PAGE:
When healthcare companies sign up for a HIPAA-compliant IT environment with a Cloud Hosting service, that outside organization is acting as a business associate according to the guidelines of HIPAA. In order to legally work with that organization and still follow the stipulations of the Act, medical businesses must sign a contract with the service (as with any outside party serving in a similar role) called a business associate’s agreement (BAA). Many companies do not understand why they need a BAA and what exactly is involved. Here, below, are the details.
How the BAA fits in – basic HIPAA elements & definitions
First, a brief review of HIPAA and its primary component parts allows us to place the business associate’s agreement in context.
The vast majority of healthcare companies must abide by the parameters of the Health Insurance Portability and Accountability Act (HIPAA), an Act passed by the United States Congress in 1996 that safeguards American citizens’ health data. The data that falls under the auspices of the law – as governed by the Department of Health & Human Services (HHS) – is designated, collectively, as protected health information (PHI).
PHI is typically handled by covered entities. Organizations in that category include healthcare providers, healthcare plans, and healthcare clearinghouses. Examples of each type of HIPAA-compliant organization are as follows:
- providers – doctors, dentists, nursing homes, pharmacies, etc.
- plans – health insurance companies, HMOs, Medicare, Medicaid, etc.
- clearinghouses – transcription services, etc..
Any of the above organizations necessarily handle PHI as a central responsibility of their business. The Privacy Rule and Security Rule of HIPAA require covered entities to protect patient data from loss, theft, or any other misuse.
A covered entity can choose to work with a business associate, outsourcing certain aspects of operations to a trusted third party. In order to appropriately place responsibility into the hands of the external organization, both companies must agree to the terms of a BAA. By signing the agreement, the business associate agrees to safeguard PHI and to perform its obligations to the covered entity within the guidelines of HIPAA.
Characteristics of a HIPAA BAA
According to the HIPAA guidelines, a BAA must do the following (as discussed by healthcare video-conferencing company SecureVideo in a 2013 article):
- describe the specific ways in which PHI is being used (transferred, processed, and/or stored) by the business associate, along with any ways in which they are being contracted by the covered entity to disclose PHI;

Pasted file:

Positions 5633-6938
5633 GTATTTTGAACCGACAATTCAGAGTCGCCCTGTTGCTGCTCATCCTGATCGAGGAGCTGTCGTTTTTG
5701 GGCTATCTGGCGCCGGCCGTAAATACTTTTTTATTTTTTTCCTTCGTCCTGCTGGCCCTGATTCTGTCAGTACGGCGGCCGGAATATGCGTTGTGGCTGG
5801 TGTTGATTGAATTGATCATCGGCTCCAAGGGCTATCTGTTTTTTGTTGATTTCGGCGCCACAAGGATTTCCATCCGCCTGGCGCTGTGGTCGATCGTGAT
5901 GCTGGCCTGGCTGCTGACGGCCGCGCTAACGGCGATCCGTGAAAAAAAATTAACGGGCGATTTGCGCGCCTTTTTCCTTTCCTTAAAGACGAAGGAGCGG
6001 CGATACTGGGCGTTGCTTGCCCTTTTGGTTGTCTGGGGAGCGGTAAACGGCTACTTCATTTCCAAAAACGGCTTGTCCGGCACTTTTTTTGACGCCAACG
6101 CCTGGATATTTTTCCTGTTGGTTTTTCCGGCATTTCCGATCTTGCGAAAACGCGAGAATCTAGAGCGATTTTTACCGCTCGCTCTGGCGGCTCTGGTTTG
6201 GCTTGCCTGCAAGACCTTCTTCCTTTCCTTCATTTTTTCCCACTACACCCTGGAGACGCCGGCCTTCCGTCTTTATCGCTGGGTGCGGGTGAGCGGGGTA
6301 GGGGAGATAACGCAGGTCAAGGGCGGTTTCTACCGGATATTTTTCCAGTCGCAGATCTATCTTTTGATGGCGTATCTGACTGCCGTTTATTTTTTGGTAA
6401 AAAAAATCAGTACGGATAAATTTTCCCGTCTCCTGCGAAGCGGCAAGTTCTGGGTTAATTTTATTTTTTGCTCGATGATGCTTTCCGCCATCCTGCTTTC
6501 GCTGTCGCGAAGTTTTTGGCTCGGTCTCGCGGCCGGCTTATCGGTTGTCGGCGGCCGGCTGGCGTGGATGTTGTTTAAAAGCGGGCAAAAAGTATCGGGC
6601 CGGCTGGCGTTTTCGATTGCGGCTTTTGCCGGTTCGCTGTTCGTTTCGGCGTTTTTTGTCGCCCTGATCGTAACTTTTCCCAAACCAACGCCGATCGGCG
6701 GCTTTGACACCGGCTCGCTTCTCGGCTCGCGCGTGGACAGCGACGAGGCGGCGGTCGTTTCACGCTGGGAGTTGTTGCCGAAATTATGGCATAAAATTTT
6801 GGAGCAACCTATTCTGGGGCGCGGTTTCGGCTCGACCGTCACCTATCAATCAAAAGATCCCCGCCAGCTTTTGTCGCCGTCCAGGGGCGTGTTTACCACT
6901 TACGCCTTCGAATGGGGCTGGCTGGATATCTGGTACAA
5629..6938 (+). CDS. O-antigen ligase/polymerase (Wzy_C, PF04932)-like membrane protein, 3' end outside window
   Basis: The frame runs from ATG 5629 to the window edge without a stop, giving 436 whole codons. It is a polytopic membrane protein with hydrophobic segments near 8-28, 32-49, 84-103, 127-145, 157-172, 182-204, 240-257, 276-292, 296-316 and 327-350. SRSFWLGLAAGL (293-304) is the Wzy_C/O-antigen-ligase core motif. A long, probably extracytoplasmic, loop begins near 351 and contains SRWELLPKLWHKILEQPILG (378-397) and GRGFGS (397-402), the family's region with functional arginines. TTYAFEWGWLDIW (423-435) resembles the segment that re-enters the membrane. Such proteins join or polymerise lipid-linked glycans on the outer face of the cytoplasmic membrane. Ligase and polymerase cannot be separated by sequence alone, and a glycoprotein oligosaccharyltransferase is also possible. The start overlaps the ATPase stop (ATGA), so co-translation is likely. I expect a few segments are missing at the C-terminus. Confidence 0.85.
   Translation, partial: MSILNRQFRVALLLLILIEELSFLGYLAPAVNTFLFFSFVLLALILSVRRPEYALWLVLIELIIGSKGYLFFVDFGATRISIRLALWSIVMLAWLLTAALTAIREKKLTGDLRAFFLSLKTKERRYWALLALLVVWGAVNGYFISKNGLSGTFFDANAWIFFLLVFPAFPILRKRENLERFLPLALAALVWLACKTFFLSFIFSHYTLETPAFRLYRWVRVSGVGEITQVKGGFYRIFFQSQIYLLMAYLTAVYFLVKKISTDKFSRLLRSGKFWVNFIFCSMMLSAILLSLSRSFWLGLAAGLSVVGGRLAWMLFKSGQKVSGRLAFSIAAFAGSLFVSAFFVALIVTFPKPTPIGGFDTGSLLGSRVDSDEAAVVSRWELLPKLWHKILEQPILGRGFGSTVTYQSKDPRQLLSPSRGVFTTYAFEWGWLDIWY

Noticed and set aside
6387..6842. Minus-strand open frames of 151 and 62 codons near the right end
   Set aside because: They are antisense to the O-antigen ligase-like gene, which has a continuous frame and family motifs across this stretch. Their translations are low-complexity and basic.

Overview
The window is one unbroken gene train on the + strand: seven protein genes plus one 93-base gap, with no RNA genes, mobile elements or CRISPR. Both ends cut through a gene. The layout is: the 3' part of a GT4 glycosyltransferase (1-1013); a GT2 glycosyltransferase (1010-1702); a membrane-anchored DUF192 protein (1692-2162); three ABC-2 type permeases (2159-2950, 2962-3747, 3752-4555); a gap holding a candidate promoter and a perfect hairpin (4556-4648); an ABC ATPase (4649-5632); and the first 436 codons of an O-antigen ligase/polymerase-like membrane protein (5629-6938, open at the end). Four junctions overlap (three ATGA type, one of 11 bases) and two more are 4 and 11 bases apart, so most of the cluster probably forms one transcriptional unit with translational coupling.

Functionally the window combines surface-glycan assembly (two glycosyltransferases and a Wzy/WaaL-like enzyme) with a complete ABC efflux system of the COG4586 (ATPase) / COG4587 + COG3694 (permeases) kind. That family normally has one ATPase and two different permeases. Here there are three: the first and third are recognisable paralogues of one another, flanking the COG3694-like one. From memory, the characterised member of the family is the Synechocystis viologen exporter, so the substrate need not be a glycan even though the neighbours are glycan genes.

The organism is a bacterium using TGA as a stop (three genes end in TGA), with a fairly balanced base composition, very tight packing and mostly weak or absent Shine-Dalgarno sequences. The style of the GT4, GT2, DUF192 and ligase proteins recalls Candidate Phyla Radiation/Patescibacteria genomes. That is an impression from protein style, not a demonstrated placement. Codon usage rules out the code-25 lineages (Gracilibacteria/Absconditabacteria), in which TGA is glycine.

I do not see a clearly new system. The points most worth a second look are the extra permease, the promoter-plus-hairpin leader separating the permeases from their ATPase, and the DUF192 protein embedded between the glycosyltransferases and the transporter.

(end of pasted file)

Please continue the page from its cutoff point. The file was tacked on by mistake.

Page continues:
- establish that the business associate cannot use or disclose any health data beyond the purposes established in the agreement, except in special cases when cooperating with law enforcement;
- dictate that the business associate must have strong, proven protections established that disallow any malicious or otherwise unlawful PHI disclosure, use, or access – one part of which is the electronic means stipulated by the HIPAA Security Rule (including VPN capability and SSL encryption within a firewall-secured private network);
- stipulate that the business associate must immediately notify the covered entity if PHI is used or disclosed in a manner that goes beyond the parameters established in the agreement, such as in the event of a data breach;
- direct the business associate that it must protect data but also make it readily available, so that individuals can get access to their medical records as established by the law and have the ability to revise their PHI according to the amending/accounting guidelines set forth in HIPAA;
- outline the business associate to follow the Privacy Rule of HIPAA (to whatever degree the covered entity is entrusting the business associate to handle privacy-related activities);
- state that the business associate must allow the Department of Health & Human Services access to its policy documents and all accounting files that pertain to PHI use and disclosure – whether the applicable data is obtained directly from the covered entity or representing its interests – so that the US government can properly determine compliance;
- delineate the need for the business associate to return any PHI to the covered entity or to completely delete all PHI data – whether that data was obtained via the covered entity or in the business associate’s capacity as its representative – if and when the agreement between the two parties ends, if such return or deletion is possible and reasonably accomplished;
- hold the business associate responsible for its relationship with subcontractors who may additionally be exposed to PHI, so that they are held accountable with the same requirements that pertain to the business associate; and
- allow the covered entity to cancel the agreement at any time if the business associate is in noncompliance with any of its stipulations.
Working with a HIPAA compliance expert
When working with business associates on an IT infrastructure or for other means, healthcare organizations are best served by companies with long and established histories of expertise. Atlantic.Net, in business for 20 years, serves Complete Healthcare Solutions and numerous other medical clients with customized HIPAA-Compliant Hosting architectures.
By Brett Haines